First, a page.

The coronavirus challenged compassion-providing ministries in new ways
I've written previously about joining the Communist Party when I was 22 and then, through God's grace, leaving it and finally joining a California church at age 26. Two months later, toward the end of 1976, God continued to show love in undramatic yet significant ways. A middle-aged couple, the Inskeeps, led my wife Susan and myself through a weekly Bible study highlighted-how embarrassing to say-by Pepperidge Farm Mint Milano cookies. We kept attending the First Conservative Baptist Church of La Mesa.
How did Christ immediately change our lives? In one sense, by changing our attitude toward life. Both of us had welcomed in 1973 the Supreme Court's pro-abortion Roe v. Wade decision. If either of us had been confronted with an unexpected pregnancy in 1974 or 1975, we might have chosen abortion. Yet in fall 1976, when we learned that Susan was pregnant, we celebrated with ice cream and a trip to a drive-in theater to watch Clint Eastwood's The Outlaw Josey Wales, one of the best Westerns ever.
I was teaching freshman composition to San Diego State students and looking for good writing that would also introduce Jesus to them. Someone suggested stories set in a strange place called Narnia. The students were generally poor readers and worse writers, so the simple but sublime prose of C.S. Lewis' The Lion, the Witch, and the Wardrobe worked perfectly.
Our unborn baby grew early in 1977 and so did our still small understanding of Christianity. Susan one day brought home from the La Mesa public library Francis Schaeffer's Escape from Reason, and that led us to The God Who Is There and other Schaeffer books. A battle-theological, intellectual, and cultural-was raging, and teaching at San Diego State with its volleyball courts seemed too easy. Sometimes my questioning was on the level of movies: What would a Western hero do? Sometimes it went deeper: What would Christ do? Guessing at answers, I often got things wrong.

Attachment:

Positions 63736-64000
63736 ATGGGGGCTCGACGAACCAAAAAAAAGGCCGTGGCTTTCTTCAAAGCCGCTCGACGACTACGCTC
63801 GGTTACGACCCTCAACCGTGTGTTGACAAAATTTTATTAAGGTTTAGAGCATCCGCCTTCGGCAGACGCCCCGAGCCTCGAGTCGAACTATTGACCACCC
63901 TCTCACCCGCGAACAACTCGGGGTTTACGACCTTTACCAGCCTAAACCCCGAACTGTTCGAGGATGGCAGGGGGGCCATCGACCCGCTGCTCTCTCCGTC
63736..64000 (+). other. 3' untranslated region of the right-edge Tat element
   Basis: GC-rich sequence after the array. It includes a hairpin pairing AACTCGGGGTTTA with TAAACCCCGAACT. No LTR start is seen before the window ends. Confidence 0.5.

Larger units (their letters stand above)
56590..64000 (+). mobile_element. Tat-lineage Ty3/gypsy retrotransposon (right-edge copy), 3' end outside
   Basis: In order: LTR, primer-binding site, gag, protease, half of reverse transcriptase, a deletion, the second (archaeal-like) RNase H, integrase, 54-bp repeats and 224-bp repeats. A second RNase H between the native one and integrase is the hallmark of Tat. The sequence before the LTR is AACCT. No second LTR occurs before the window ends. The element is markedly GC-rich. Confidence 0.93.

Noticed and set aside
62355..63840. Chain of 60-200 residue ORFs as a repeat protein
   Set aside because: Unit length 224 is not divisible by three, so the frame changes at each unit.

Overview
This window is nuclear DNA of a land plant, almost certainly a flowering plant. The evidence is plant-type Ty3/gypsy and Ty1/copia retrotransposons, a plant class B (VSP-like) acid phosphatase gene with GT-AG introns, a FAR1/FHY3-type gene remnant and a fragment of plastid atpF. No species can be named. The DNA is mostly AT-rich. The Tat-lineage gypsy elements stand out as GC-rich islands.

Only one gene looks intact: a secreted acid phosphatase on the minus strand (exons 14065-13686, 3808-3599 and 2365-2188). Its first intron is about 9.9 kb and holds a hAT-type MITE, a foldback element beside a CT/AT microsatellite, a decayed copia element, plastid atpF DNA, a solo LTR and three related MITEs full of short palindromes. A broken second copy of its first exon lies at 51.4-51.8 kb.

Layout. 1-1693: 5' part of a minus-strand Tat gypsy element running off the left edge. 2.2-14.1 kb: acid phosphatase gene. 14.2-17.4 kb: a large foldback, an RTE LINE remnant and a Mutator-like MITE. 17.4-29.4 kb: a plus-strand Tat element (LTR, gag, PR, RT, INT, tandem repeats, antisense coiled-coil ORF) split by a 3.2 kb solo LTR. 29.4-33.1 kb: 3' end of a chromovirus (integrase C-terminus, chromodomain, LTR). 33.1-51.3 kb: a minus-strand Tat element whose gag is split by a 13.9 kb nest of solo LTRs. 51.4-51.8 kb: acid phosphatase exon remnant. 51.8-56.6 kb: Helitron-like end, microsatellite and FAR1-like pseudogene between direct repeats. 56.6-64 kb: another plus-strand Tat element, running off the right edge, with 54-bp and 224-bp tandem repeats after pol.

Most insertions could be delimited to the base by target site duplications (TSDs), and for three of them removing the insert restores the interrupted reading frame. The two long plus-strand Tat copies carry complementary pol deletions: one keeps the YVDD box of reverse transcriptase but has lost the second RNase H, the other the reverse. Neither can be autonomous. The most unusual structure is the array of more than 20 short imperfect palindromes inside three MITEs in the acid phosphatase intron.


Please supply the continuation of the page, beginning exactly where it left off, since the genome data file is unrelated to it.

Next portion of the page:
In spring 1977, I drove north to Long Beach and spent a day with Fred Schwarz, a 64-year-old Christian physician who two decades earlier had moved from Australia to California and made that the base for his Christian Anti-Communism Crusade (CACC). Schwarz had peaked in the early '60s when he could fill the 16,000-seat Los Angeles Memorial Sports Arena with Californians intent on his teaching about the evils of Marxism.
As the Cold War relaxed in the 1970s, Schwarz still traveled the United States to speak about the Soviet plan to destroy the United States through "external encirclement, plus internal demoralization, plus thermonuclear blackmail," all of which would lead to "progressive surrender." He still received financial help from the Pew Memorial Trust (then on the right), the Schick razor company, Richfield Oil, and the Lilly Endowment. His speaking tours, though, aroused little interest.
Schwarz proposed that I travel the country with him, wowing crowds with my story of "From Judaism to Atheism to Communism to Christ." An early spotlight is one of the worst things for a new convert, but wanting to do penance for my communism (such was my limited understanding of how Christ had already fully paid for our sins) while egotistically becoming a center of attention, I agreed to join the CACC at the end of May.
One complication loomed: Susan was due to deliver at a San Diego hospital in May, but our baby wanted more time inside. Anti-communism beckoned, so at the end of May Susan (9½ months pregnant) and I drove up and down the streets of Long Beach, looking for an apartment at a time when many in that area did not allow children. One property manager looked at great-with-child Susan, said "I don't see a baby"-and we were in, two blocks from a beautiful beach.